Money makes the world go round so before moving abroad it’s a good idea to look into the currency of your chosen destination. The currency of India is the Rupee, which subdivides into 100 paise, although only 50-pesie coins are legal tender.
Rupees come in coins denominations of 1, 2, 5 and 10 and note denominations of 5, 10, 20, 50, 100, 500 and 1000.
Although currencies like the Pound or US Dollar can be changed into Rupees at currency exchange kiosks (at airports, banks, post offices etc) transferring your funds at the right time is essential.
Getting the best exchange rate possible can save you money and help make your global transition that bit easier, so if you’re emigrating it’s strongly recommended that you seek advice from a trusted currency broker. By using a currency broker you’ll also avoid having to pay out the transfer fees and commission usually added on by banks.
If you plan on staying in India for a significant amount of time you may want to consider opening an Indian Bank account.
Something you’ll need to bear in mind is the fact that many Indian banks focus on a local, regional area and won’t have branches outside of it. This can be a problem if you travel on a regular basis, so before opening an account see whether the bank you’re considering operates its services across India.
Often, employers will help foreign workers to set up a bank account, allowing them to benefit from special loan rates and free overdrafts etc.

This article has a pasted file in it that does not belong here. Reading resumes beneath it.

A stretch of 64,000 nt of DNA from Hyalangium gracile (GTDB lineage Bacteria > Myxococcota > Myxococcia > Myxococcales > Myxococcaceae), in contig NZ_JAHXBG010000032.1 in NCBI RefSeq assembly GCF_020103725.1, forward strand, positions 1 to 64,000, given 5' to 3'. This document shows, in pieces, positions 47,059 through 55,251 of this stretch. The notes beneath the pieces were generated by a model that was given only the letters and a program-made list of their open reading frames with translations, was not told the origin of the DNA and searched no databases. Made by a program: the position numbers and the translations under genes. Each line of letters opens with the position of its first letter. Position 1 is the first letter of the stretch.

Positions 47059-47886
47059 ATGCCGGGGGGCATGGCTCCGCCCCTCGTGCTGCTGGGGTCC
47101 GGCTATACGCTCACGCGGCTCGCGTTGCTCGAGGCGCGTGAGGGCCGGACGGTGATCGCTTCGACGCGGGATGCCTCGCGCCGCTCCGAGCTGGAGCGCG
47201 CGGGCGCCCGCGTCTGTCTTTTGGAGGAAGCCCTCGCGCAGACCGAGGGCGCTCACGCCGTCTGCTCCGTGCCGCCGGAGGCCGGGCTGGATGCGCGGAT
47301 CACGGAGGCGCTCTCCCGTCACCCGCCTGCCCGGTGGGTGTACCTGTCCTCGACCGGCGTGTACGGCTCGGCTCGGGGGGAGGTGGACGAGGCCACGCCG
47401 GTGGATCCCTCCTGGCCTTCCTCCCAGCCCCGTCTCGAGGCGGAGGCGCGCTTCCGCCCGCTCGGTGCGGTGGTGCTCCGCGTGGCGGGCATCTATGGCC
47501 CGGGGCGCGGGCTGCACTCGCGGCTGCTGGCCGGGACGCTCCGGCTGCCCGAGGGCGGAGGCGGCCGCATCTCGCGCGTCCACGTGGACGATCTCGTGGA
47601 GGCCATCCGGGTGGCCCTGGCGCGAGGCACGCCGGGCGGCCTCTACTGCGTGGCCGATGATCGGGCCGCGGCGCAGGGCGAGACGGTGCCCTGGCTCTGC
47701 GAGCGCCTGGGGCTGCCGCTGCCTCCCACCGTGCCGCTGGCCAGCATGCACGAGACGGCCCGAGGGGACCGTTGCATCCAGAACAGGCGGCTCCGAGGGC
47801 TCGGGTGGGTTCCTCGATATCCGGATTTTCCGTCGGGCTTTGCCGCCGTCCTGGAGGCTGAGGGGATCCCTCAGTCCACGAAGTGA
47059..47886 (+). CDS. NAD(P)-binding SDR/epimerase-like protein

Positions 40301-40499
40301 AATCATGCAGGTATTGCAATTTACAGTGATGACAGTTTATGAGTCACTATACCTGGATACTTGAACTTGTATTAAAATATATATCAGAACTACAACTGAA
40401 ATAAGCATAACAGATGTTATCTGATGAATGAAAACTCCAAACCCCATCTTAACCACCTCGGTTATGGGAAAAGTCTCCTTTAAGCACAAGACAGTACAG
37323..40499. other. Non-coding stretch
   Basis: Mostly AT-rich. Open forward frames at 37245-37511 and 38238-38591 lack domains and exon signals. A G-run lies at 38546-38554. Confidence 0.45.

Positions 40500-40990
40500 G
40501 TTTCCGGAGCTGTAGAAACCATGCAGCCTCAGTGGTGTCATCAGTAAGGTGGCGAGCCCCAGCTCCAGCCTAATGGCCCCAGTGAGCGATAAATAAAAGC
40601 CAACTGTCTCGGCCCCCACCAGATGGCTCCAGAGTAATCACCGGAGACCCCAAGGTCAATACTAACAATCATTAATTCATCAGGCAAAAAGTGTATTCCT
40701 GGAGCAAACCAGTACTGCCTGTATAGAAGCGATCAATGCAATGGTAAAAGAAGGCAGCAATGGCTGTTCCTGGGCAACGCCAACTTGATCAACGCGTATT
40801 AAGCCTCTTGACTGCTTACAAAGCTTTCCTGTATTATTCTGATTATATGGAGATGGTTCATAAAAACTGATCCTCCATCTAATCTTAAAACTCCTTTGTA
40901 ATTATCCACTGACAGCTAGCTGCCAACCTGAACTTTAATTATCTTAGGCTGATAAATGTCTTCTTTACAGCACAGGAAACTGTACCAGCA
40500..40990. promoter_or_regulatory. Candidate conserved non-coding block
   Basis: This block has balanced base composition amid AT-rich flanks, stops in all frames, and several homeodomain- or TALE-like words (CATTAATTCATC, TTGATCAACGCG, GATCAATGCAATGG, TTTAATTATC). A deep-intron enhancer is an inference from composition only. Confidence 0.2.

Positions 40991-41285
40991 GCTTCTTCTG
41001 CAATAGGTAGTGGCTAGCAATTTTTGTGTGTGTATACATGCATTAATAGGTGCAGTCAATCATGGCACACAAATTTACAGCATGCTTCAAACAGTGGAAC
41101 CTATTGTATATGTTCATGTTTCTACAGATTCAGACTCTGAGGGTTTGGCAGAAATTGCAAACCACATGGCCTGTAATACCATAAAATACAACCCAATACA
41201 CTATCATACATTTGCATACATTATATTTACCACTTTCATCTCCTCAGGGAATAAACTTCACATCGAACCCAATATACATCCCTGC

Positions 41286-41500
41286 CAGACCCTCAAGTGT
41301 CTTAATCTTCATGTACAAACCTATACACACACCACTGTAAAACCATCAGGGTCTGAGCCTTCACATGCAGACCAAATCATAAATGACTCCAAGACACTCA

But don’t worry if you have to open an account on your own, the process is relatively simple.
After filling in an application form you’ll have to present it, with valid proof of identity and address, your passport, your Indian visa and your FRRO registration at the banks local branch.
The vast majority of banks will ask for a one-off payment for opening an account.
You will then be issued with a cheque book, debit card and online banking details – although you won’t be able to use any of them until your paperwork’s approved (this can take a few days).
Obtaining a credit card in India is a tricky process involving an awful lot of paperwork, so you might be better off using a credit card from home in emergencies.
Word of Warning: Indian banks are very strict when it comes to signature matching. If you have to reproduce your signature on any forms it should match the signature in your passport exactly.